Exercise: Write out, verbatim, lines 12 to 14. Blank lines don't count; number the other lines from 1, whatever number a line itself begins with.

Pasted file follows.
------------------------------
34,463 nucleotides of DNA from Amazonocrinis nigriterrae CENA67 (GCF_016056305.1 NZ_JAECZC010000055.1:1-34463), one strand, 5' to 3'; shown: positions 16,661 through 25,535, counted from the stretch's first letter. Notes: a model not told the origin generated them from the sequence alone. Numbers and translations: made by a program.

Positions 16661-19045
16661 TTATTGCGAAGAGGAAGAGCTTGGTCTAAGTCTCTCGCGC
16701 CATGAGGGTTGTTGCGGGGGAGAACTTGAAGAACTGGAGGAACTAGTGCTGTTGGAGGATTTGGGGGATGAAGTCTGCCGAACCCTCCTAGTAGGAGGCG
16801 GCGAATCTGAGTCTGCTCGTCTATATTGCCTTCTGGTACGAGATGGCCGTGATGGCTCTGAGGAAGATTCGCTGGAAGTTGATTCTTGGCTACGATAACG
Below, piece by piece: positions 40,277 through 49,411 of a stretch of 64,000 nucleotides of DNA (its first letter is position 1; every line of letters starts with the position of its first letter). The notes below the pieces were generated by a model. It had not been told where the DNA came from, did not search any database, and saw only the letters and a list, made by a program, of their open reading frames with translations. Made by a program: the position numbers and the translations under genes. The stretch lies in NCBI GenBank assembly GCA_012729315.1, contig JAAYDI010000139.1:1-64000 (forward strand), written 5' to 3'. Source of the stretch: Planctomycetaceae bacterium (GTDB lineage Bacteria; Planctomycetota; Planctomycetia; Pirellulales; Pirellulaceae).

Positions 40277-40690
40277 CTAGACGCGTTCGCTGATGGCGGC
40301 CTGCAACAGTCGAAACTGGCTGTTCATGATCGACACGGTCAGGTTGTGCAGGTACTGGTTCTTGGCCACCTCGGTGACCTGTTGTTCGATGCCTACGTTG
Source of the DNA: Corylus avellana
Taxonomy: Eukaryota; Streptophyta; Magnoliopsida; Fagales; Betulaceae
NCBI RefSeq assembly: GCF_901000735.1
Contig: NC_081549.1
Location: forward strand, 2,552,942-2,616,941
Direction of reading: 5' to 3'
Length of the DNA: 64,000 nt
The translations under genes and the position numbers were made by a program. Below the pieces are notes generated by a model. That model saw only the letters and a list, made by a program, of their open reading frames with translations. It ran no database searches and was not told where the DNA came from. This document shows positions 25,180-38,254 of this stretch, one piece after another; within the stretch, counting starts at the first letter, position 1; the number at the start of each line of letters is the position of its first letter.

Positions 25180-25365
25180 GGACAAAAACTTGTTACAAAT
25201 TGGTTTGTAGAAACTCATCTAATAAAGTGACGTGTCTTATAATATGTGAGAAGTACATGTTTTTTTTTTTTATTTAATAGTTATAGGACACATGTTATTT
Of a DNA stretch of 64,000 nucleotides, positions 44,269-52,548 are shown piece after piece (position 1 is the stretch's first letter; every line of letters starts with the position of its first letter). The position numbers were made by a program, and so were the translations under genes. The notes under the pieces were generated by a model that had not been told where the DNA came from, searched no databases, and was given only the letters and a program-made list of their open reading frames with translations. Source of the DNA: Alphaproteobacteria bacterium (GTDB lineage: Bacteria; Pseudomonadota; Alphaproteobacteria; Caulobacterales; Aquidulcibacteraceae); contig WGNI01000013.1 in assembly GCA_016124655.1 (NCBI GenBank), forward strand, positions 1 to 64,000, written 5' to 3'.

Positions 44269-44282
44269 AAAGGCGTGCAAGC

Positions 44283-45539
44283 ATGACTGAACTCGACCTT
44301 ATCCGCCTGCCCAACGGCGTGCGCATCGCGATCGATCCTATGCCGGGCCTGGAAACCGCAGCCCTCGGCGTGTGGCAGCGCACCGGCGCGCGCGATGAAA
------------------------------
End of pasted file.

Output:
NCBI RefSeq assembly: GCF_901000735.1
Contig: NC_081549.1
Location: forward strand, 2,552,942-2,616,941